Fugitive shot by bail bondsman walks away from metro hospital

OKLAHOMA CITY - A wanted fugitive allegedly accidentally shot by his bail bondsman is again on the run. Now the bondsman is concerned for the safety of his family.

Bobby Lee Piearcy was wanted for two felonies, trafficking methamphetamines and possession of a firearm in the commission of a felony.

A bail bondsman with 2 Blondes Bail Bonds was staking out an apartment when they spotted Piearcy. When he went to arrest him, he said Piearcy fought back, kicking him and causing the bondsman's gun to discharge. Piearcy was shot in the side and rushed to the hospital.

At the time, police said in a statement Piearcy "will remain in custody until he can be booked into the Oklahoma County Jail." But earlier this week, Piearcy walked out of the hospital with no one to stop him.

"So now he`s walking around, as I understand it, with a bullet hole and a tube coming out him," the bondsman's attorney, Robert Groshon said.

Now police are saying they actually did not arrest him.

"He was actually put under arrest by a bail bondsman, so he is actually not in our custody," Oklahoma City Police Capt. Bo Mathews said.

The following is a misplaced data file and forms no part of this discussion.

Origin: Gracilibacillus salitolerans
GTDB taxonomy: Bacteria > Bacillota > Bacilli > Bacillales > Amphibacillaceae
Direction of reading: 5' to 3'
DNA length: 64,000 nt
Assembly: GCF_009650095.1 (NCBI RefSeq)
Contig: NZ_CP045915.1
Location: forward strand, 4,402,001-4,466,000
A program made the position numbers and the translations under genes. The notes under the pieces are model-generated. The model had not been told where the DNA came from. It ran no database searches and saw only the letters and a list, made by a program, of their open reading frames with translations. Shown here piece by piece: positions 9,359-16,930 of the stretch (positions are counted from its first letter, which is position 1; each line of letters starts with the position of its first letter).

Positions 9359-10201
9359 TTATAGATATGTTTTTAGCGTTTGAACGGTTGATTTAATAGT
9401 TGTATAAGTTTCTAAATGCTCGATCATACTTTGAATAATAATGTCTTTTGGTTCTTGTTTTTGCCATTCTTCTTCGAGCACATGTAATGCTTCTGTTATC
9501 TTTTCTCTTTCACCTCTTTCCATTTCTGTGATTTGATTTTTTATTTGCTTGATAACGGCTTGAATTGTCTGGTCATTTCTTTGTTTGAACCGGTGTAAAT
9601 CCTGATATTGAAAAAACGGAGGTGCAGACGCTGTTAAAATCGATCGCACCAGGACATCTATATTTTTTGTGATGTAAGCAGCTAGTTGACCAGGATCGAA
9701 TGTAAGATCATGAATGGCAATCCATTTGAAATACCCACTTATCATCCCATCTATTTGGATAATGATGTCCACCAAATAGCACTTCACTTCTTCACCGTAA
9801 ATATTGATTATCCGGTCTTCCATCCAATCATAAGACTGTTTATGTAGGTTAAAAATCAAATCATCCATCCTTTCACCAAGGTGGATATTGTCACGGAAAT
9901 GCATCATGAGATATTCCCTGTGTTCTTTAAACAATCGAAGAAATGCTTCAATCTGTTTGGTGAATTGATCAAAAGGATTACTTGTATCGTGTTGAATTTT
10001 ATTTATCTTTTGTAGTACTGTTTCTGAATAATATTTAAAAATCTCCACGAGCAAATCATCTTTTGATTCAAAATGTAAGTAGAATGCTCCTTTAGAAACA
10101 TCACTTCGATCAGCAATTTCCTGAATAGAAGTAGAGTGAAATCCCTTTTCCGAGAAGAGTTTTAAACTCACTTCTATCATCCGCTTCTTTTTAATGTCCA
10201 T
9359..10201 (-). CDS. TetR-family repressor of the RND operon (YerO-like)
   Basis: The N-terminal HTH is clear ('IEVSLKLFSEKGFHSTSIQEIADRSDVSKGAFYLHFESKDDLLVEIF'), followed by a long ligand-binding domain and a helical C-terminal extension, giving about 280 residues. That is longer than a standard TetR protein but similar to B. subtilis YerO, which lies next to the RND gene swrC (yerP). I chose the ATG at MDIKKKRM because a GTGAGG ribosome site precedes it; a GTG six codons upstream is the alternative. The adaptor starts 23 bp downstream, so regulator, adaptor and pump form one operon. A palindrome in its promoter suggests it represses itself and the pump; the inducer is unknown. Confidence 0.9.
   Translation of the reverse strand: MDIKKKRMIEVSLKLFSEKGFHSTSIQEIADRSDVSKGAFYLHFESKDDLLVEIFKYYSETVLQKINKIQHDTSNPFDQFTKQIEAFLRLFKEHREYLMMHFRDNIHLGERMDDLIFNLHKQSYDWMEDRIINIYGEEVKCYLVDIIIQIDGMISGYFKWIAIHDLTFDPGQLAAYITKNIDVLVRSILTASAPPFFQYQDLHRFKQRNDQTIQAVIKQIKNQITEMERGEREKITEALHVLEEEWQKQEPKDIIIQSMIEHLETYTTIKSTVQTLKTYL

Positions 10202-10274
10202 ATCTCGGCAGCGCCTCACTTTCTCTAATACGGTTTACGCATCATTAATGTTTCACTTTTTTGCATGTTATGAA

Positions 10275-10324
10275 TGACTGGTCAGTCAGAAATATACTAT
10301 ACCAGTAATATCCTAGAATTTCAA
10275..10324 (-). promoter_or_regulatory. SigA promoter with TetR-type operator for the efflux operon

Capt. Mathews said that the watch commander on duty that day decided not to place a hospital guard on Piearcy because he was a nonviolent offender, and it would be preferable to have that officer doing work out on the street. He added that the intention was always to take Piearcy into custody.

"If he was still in the hospital he would have been booked into the county jail," Capt. Mathews said, "but he decided not to stay for the duration of his medical attention, he left before he was put into the jail."

The bondsman insists Piearcy was technically taken into custody by authorities, pointing at a document sent out by the Oklahoma County Sheriff's Office that says in part "Bobby Piearcy...was in custody with OCPD on 11/1/18 and he was removed NCIC."

He also believes Piearcy should be considered armed and dangerous, especially to himself and his family.

"That was the main reason why the bondsman had his gun in the first place," Groshon said, "because they were worried about that."